Grand Chief Edward John has been charged with four counts of having sexual intercourse with a female without her consent, the B.C. Prosecution Service has announced.
The alleged offences concern a single individual and date back to 1974 in Prince George, B.C.
Sexual intercourse with a female without her consent is a charge that existed in the 1974 version of the Criminal Code of Canada. There have been a number of revisions to the code since then, and that charge no longer exists under the current code.
John, 70, is the hereditary chief of the Tl'azt'en Nation, a former B.C. cabinet minister, prominent Indigenous leader and lawyer.
His first appearance is scheduled for Dec. 10 in provincial court in Prince George.
John was appointed to the B.C. cabinet as minister for children and families from November 2000 to June 2001.
He served 11 consecutive terms as an elected leader on the First Nations Summit Political Executive, a run that ended in June when he did not stand for re-election.
According to a statement from the First Nations Summit, John was a contracted adviser with FNS but his contract "was suspended immediately pending the outcome of this legal matter."
John served as an expert member on the United Nations Permanent Forum on Indigenous Issues and helped develop the United Nations Declaration on the Rights of Indigenous Peoples.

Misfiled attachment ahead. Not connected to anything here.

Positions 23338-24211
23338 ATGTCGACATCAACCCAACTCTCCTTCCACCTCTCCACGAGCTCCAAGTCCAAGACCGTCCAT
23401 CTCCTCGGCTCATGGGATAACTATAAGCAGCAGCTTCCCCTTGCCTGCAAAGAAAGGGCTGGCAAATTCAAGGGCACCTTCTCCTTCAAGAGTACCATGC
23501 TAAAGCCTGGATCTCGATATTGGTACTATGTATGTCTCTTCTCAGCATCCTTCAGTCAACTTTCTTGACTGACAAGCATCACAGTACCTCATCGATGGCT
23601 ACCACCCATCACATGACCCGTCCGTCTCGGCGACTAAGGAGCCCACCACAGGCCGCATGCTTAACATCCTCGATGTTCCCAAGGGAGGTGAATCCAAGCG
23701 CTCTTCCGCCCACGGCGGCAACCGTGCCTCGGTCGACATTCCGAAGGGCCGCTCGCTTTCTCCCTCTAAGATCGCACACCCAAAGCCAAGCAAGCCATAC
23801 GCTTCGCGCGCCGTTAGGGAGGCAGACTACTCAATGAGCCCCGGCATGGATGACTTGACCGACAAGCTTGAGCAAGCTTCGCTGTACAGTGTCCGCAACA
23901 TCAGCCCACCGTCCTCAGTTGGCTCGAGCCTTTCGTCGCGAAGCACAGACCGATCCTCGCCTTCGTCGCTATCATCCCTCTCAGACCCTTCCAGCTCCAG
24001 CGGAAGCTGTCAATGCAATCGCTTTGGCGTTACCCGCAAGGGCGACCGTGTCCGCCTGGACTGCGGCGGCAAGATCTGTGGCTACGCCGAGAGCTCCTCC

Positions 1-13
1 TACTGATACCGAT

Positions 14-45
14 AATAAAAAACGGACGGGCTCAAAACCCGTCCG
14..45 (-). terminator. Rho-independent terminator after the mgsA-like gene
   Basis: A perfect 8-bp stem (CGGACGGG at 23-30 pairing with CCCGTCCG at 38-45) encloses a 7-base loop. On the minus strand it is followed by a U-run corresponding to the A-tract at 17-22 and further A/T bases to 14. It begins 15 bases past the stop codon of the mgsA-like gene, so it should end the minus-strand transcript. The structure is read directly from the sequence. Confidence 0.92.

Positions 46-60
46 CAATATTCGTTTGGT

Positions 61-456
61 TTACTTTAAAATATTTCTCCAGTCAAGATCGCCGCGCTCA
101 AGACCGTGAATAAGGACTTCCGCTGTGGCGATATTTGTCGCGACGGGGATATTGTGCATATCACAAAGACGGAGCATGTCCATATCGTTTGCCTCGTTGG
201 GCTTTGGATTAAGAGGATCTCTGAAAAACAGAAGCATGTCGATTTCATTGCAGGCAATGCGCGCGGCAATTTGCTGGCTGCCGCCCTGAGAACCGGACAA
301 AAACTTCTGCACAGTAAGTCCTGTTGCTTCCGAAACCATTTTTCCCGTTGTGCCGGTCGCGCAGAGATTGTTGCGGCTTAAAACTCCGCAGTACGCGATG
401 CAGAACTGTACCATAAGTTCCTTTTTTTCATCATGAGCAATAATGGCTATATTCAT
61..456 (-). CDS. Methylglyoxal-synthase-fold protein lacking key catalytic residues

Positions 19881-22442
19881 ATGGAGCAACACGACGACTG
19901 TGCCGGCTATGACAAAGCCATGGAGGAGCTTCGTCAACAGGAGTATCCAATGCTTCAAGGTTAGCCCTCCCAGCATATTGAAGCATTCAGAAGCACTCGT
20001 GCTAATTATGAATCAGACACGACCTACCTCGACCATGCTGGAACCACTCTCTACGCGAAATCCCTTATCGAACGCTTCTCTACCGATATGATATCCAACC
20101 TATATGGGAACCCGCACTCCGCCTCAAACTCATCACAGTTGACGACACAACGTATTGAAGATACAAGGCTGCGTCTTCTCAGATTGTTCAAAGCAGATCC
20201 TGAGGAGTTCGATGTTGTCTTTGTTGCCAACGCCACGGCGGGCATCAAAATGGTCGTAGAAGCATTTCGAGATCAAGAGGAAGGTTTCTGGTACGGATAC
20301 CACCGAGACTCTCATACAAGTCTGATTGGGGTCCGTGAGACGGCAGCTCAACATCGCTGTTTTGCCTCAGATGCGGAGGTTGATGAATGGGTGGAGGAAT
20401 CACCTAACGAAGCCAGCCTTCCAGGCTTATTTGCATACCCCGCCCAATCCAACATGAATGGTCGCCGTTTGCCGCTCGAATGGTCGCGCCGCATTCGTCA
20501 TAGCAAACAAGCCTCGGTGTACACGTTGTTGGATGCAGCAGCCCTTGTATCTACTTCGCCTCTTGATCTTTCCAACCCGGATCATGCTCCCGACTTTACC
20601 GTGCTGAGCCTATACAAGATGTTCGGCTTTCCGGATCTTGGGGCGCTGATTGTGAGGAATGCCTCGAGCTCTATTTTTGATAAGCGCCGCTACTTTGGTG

According to the BCPS, special prosecutor Michael Klein was appointed on Feb. 22 by assistant deputy attorney general Peter Juk to look into the allegations and assess whether charges should be laid.
Wilf Adam, former chief of the Lake Babine First Nation, said he was shocked and devastated by the news.
"Children and especially woman are the foundation of the society and they must be protected at all times," he said.
The Union of B.C. Indian Chiefs said it was deeply disappointed to learn about the allegations, noting it does not have a direct employment relationship with John.
"The UBCIC acknowledges the depth, emotion and complexity of the issue of sexual assault and harassment, violence against Indigenous women, healing, and women's safety," the union said in a statement.
The union said it supports sexual abuse victims to come forward.